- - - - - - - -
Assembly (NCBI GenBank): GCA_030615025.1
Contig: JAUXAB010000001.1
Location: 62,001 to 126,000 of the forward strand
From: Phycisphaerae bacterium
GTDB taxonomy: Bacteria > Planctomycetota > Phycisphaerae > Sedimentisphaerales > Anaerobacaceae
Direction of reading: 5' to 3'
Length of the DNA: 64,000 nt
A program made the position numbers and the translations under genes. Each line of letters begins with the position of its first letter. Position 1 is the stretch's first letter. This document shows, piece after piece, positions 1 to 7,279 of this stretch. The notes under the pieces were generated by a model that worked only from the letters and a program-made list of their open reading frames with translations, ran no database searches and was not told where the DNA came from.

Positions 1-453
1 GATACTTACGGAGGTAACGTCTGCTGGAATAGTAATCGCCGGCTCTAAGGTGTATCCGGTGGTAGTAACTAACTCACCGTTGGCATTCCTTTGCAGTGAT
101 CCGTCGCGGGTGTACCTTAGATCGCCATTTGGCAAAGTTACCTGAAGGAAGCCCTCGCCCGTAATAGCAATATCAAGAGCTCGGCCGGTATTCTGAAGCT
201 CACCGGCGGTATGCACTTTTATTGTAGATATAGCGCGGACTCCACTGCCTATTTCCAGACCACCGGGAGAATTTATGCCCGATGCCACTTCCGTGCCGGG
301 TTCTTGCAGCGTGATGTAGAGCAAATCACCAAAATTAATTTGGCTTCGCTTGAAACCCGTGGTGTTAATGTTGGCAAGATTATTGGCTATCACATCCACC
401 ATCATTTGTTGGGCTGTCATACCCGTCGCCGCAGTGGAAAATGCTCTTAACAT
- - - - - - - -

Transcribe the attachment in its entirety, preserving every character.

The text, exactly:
Assembly (NCBI GenBank): GCA_030615025.1
Contig: JAUXAB010000001.1
Location: 62,001 to 126,000 of the forward strand
From: Phycisphaerae bacterium
GTDB taxonomy: Bacteria > Planctomycetota > Phycisphaerae > Sedimentisphaerales > Anaerobacaceae
Direction of reading: 5' to 3'
Length of the DNA: 64,000 nt
A program made the position numbers and the translations under genes. Each line of letters begins with the position of its first letter. Position 1 is the stretch's first letter. This document shows, piece after piece, positions 1 to 7,279 of this stretch. The notes under the pieces were generated by a model that worked only from the letters and a program-made list of their open reading frames with translations, ran no database searches and was not told where the DNA came from.

Positions 1-453
1 GATACTTACGGAGGTAACGTCTGCTGGAATAGTAATCGCCGGCTCTAAGGTGTATCCGGTGGTAGTAACTAACTCACCGTTGGCATTCCTTTGCAGTGAT
101 CCGTCGCGGGTGTACCTTAGATCGCCATTTGGCAAAGTTACCTGAAGGAAGCCCTCGCCCGTAATAGCAATATCAAGAGCTCGGCCGGTATTCTGAAGCT
201 CACCGGCGGTATGCACTTTTATTGTAGATATAGCGCGGACTCCACTGCCTATTTCCAGACCACCGGGAGAATTTATGCCCGATGCCACTTCCGTGCCGGG
301 TTCTTGCAGCGTGATGTAGAGCAAATCACCAAAATTAATTTGGCTTCGCTTGAAACCCGTGGTGTTAATGTTGGCAAGATTATTGGCTATCACATCCACC
401 ATCATTTGTTGGGCTGTCATACCCGTCGCCGCAGTGGAAAATGCTCTTAACAT